steam outward on the first indication recalled, not for duty in European of trouble brewing. The main force waters, but to be broken up as useless. was then stationed in the Mediter- Every naval Power with any appreciaranean, that is, on the frontier of the tion of the fundamental principles of second greatest naval Power of the naval warfare has abandoned the polworld and the potential enemy of the icy of keeping old ships of little or no British Empire, and a relatively small fighting power-ships that could not squadron of only half a dozen battle- fight and could not run away-dodderships cruised in the Channel and near ing about the great ocean spaces of the British Isles, though France was the world, "showing the flag" in disonly separated from us by twenty creditable fashion and offering it for miles. To-day the main force is con- insult. Indeed, the construction of tiguous to the North Sea—that is, on cruisers by all other Powers except the frontier of what is now the second Great Britain and Germany has pracgreatest naval Power of the world and tically ceased, and Germany, the secthe potential enemy of the British ond greatest naval Power in the Empire, and relatively small world, has not half as many pennants force is in the Mediterranean. The flying outside the North Sea to-day as main guard of the Empire is not in the British Fleet. "home waters" in order to prevent the The Admiralty have adopted no invasion of the British Isles, but in "new naval strategy." The principles order to be ready to defend the pri- which underlie their action in the dismary sea frontier of the British peoples. position of British men-of-war are exThere is only one less battleship in the actly the same as those set forth in outer seas than there was. That single the memorandum laid before the Dobattleship was in the Far East for the minion Ministers, including Sir Wilfrid simple reason that Russia and Ger- Laurier, in 1902. It was then stated many were rapidly increasing their that “the primary object of the British squadrons in the China Seas; no one Navy is not to defend anything, but to could foretell what use Japan would attack the fleets of the enemy' and, make of her expanding fleet, and the by defeating them, to afford protection horizon was becoming overcast. To- to the British Dominion's shipping and day there is not only no British, but commerce." It is in accordance with no European battleship outside Euro- this historical principle, by which the pean waters. Japan is the ally of the whole British Empire has been enabled British peoples, bound to them by a to live in peace and security, that the treaty which will remain operative main guard of the Empire is to-day on until 1921, and which before that date the frontier of the Empire's only potenwill almost certainly be renewed, be- tial enemy; instead of being in the cause it reflects Japanese needs, and, Mediterranean it is in the North Sea. lastly, Russia is a member of the Because Canada may not so frequently Triple Entente.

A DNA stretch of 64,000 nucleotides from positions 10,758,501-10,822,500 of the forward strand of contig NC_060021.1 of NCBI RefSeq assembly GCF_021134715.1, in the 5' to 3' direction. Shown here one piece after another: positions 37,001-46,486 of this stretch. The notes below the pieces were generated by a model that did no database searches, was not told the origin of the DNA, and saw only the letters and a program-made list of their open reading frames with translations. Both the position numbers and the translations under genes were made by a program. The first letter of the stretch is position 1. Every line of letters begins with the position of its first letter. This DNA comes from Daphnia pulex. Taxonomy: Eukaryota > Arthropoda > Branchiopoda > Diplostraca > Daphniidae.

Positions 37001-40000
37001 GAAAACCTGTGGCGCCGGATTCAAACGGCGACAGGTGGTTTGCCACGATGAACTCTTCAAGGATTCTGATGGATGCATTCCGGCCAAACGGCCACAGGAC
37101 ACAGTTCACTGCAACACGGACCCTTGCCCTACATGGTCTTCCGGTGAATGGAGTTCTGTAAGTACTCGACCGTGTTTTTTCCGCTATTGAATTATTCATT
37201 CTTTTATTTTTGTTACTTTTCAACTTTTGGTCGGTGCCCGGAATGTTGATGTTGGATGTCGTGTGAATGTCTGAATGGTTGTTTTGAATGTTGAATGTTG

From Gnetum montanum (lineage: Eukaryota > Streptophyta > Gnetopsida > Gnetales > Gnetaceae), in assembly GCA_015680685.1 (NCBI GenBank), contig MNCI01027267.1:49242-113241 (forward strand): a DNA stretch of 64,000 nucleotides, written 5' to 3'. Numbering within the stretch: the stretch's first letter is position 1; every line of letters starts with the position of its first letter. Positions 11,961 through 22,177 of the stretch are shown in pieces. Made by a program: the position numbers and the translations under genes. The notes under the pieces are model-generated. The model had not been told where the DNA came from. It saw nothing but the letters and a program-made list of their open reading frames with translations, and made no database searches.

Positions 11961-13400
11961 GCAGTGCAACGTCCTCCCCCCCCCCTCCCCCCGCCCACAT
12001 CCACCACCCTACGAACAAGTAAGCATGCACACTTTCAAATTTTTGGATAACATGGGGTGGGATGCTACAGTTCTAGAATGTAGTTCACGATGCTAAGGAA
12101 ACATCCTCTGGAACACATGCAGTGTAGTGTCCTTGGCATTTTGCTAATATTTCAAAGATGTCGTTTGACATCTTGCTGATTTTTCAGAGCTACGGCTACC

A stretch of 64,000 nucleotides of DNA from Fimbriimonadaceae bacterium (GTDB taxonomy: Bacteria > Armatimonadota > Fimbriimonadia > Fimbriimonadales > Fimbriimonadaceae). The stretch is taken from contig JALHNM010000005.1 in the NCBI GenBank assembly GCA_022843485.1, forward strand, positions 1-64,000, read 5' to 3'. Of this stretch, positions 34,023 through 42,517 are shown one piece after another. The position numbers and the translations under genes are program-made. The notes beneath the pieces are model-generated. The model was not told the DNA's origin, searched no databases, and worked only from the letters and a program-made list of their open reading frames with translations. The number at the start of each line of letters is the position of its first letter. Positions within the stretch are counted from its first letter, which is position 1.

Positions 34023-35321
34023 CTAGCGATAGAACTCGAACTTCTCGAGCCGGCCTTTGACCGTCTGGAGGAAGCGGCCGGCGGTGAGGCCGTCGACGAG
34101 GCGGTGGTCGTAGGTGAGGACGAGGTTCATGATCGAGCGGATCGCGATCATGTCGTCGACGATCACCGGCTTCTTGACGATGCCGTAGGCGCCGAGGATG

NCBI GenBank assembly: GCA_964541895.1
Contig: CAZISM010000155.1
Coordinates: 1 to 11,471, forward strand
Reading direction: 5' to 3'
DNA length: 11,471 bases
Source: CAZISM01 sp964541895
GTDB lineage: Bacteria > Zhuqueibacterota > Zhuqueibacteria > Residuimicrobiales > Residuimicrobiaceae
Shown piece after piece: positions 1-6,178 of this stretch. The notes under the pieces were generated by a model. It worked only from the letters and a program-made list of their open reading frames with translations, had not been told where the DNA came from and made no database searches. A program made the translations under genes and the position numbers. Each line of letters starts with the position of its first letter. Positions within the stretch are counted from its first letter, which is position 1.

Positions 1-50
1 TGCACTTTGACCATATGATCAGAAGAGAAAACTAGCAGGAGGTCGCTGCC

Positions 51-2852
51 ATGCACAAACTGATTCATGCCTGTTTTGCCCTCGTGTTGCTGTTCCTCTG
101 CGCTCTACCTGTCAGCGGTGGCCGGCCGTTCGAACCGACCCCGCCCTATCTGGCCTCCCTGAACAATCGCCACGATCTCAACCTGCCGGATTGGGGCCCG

see obsolescent little ships passing in In line with these developments, and out of her Atlantic and Pacific the number of small craft in the Pa- ports, because there are fewer "bugcific has been somewhat reduced. The traps" cruising among the Pacific Admiralty withdrew a few weak ships islands, the Dominions are not less, because they were no longer required